By Alyssa Melillo
The walls are blank. Pots and pans are scattered across the kitchen counter, and a half-eaten pie rests atop the table. This sounds like the common room of a typical suite here at Stony Brook University—and it is, except that this is the common room of the very first gender-neutral suite on campus.
This academic year, men and women are sharing a suite for the first time, as a result of a Campus Residences-committee decision, which came three years after the initial proposal.
The suite, located in Hand College of Tabler Quad, is currently the only one of its kind on campus. It includes three rooms, each with two occupants. Hearing about the program through friends and the Lesbian Gay Bisexual Transgender Alliance at SBU, suite members Zach Knowlton, Polina Malamud and Anne Marie Greco were all very enthusiastic about being a part of it.
“I’m really, really excited that I get to do this,” says Knowlton, a history major and a Press editor. “This is my last year here on campus…and as someone who is transgender, I was really glad that at least for one year this option was available to me, so that I can be comfortable living in a suite that’s accepting of my gender identity.”
To be part of the program, students who were interested had to identify themselves to Alan deVries, the Associate Director of Campus Residences, and say why they wanted to participate. If he felt that gender-neutral housing was appropriate, the student was assigned to the pilot.
Even though it is only a few weeks into the semester, the suitemates have been enjoying it so far. It’s not any different from living in a single-gender suite, except that they can choose any person they want to live with, regardless of whether they are a man or a woman.
“The biggest difference for me is that I got to choose the people I lived with,” says Malamud, a sophomore. “The gender of my suitemates doesn’t really affect me at all.”
Those who are part of the project are not the only ones who are hopeful about it; Campus Residences is as well. While deVries declined to comment directly, Knowlton feels he has made his opinion clear. “I know that Alan deVries, in my conversations with him, has very high hopes for this program. So I’m pretty sure this will prove to have a positive impact on the rest of Campus Residences,” Knowlton says.
As for the reactions of other residential students on campus, a lot of people seem to be really interested and surprised, because they were not aware that gender-neutral housing existed here at the University.
“I’ve been getting a lot of envious reactions. People will be like, ‘Really? I wish I had that option available to me,’” Malamud says. For the LGBTA, this project is opening many doors and expanding opportunities. However, it is also broadening horizons for the rest of the campus community as well. You don’t have to be part of the LGBTA to live in the suite, which is the case for Greco.
“I think I might be the only person in this suite who isn’t a member of the LGBTA, but it’s important for the whole community to just accept the idea,” the third-year English major says. “You don’t have to be transgender, bi or have any other alternate sexuality to be able to accept it, and be able to live with someone who is a different gender.”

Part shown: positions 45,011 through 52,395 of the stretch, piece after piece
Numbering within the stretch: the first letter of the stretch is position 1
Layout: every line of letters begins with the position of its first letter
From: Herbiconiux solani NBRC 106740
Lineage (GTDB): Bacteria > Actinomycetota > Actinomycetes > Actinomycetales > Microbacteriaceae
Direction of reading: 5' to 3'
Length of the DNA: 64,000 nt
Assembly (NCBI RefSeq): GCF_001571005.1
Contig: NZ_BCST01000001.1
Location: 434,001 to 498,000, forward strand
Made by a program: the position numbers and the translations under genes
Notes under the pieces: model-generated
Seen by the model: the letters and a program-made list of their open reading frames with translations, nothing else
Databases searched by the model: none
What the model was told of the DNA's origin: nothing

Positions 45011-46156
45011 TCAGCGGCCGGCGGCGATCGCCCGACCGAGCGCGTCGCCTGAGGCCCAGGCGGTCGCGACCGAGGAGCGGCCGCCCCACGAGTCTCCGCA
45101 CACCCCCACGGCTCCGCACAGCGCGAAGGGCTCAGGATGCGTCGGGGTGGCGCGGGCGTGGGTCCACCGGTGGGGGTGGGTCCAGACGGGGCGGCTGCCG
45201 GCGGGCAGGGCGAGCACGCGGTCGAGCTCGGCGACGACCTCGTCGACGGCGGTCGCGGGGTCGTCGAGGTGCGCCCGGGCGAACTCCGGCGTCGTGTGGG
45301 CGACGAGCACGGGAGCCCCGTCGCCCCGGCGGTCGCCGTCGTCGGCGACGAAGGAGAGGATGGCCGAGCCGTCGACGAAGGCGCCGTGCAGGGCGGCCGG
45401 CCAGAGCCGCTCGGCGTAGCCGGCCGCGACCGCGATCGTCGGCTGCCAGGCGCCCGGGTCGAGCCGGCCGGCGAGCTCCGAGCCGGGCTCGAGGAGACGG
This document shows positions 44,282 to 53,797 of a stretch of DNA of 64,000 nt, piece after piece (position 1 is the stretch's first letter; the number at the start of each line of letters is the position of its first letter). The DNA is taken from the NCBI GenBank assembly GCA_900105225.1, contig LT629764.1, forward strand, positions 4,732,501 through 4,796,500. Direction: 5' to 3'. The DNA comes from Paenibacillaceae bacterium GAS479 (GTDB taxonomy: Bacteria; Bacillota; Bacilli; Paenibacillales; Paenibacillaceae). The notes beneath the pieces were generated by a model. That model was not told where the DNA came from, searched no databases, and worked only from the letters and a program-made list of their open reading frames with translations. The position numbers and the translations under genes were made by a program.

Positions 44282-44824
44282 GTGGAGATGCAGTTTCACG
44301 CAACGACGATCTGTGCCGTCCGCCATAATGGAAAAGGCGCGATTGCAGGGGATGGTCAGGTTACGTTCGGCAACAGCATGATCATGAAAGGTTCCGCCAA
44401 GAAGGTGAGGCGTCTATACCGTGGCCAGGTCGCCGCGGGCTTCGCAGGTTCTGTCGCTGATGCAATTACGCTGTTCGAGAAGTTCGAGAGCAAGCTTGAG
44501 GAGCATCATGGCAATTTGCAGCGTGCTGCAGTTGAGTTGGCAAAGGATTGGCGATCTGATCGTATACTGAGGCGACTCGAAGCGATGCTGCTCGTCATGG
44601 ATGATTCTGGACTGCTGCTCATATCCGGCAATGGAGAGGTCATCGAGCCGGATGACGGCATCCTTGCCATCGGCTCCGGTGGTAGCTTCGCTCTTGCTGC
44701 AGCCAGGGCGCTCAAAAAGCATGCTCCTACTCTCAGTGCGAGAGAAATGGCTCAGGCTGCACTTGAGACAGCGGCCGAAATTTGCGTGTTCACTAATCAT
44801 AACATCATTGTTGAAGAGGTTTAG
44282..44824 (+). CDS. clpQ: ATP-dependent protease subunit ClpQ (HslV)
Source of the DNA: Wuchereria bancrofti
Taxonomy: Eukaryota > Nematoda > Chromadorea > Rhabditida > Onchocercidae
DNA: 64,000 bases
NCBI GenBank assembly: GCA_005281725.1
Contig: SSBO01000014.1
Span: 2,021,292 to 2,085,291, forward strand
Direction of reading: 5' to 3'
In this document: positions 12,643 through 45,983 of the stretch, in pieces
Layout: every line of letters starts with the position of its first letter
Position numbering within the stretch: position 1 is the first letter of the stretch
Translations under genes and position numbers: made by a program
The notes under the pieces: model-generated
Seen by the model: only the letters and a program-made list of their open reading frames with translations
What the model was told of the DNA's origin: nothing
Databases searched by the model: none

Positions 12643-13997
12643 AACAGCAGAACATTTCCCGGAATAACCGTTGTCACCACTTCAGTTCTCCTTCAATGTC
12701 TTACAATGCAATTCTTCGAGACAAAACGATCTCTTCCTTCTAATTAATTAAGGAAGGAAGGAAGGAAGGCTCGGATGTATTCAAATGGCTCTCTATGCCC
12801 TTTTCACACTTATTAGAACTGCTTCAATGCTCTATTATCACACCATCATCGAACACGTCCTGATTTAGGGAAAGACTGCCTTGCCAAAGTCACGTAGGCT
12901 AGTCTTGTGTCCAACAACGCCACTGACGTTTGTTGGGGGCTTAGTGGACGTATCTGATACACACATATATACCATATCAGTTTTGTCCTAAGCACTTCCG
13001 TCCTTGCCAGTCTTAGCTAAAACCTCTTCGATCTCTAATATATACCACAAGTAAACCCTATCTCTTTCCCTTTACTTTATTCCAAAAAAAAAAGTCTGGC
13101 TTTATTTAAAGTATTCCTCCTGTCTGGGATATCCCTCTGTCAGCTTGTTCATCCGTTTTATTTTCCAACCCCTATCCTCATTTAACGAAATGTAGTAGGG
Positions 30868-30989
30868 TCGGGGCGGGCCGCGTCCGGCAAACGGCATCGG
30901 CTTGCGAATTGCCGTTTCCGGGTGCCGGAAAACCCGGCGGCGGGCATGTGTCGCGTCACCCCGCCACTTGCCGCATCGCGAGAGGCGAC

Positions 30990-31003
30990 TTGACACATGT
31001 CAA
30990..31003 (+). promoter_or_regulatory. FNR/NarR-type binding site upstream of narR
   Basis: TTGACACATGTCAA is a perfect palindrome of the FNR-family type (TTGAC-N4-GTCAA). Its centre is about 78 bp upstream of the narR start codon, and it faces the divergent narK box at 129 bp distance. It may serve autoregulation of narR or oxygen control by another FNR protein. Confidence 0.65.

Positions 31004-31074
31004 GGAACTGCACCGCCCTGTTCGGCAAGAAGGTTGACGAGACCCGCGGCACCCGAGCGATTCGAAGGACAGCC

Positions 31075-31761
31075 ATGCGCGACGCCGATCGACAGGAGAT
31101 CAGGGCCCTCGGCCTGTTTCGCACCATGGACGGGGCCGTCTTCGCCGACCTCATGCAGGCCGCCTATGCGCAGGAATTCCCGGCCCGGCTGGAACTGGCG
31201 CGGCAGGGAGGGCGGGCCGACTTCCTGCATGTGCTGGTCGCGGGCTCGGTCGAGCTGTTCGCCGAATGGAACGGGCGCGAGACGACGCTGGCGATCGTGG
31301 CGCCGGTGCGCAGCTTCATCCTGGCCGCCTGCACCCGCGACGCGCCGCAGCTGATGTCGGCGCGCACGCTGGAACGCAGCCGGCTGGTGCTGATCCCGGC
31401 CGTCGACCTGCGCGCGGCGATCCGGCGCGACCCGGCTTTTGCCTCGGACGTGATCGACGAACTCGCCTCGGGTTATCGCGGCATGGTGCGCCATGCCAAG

To avoid potential awkwardness, the suitemates have a whiteboard on the bathroom door where they check off what they are doing, so no one accidentally walks in on someone.
When asked if there is anything that needs to be improved, they all had the same answer: there needs to be more of these suites on campus. “[It’s important] to just have the option available,” Malamud says. “You need to be able to choose rather than be limited to just one choice.”
If the pilot proves to be a success, gender-neutral housing will be open to more students in the future. This would prove to be a big step forward for Campus Residences and the University itself. The suitemates are confident that this will happen, and each one thinks it is important for the campus to take that step.
Knowlton, Malamud and Greco say there are many advantages to living in a gender-neutral environment, but they all agree on one in particular. “It’s all about being able to choose the person you want to live with,” says Malamud. “Most of my friends are actually guys, so it makes sense to be able to have a suite where you’re actually living with your friends,” Greco says.
“I can live with my friends,” Knowlton agrees. “I don’t have to be put with one gender or the other. I don’t have to be put in that uncomfortable situation where I have to declare who I am.”
Although at Stony Brook this is a first, SUNY Albany, Purchase, Plattsburgh and Geneseo already offer this housing option to their students. “When they [students] hear about gender-neutral suites, they know what building it is,” said Joe Flynn, a sophomore English major at SUNY Geneseo where there is more awareness concerning the alternative housing option.
Like Knowlton and the rest of his suite, Flynn had to provide an answer as to why he wanted to live in Genesee Hall, the only gender-neutral environment at Geneseo. His answer, “Because I have friends who are girls,” was good enough.
The goal of this project, the suitemates say, is to not make gender neutral housing different from other housing choices, but to make it just another feature that can be checked off the housing preference form. “It’s not about being a separate housing option…it’s about being one of many housing options,” Malamud says.
Knowlton is predicting that this will have a positive impact on the university community. “I think it’s going to make this sort of housing option just another part of campus residences and another part of campus life at Stony Brook.”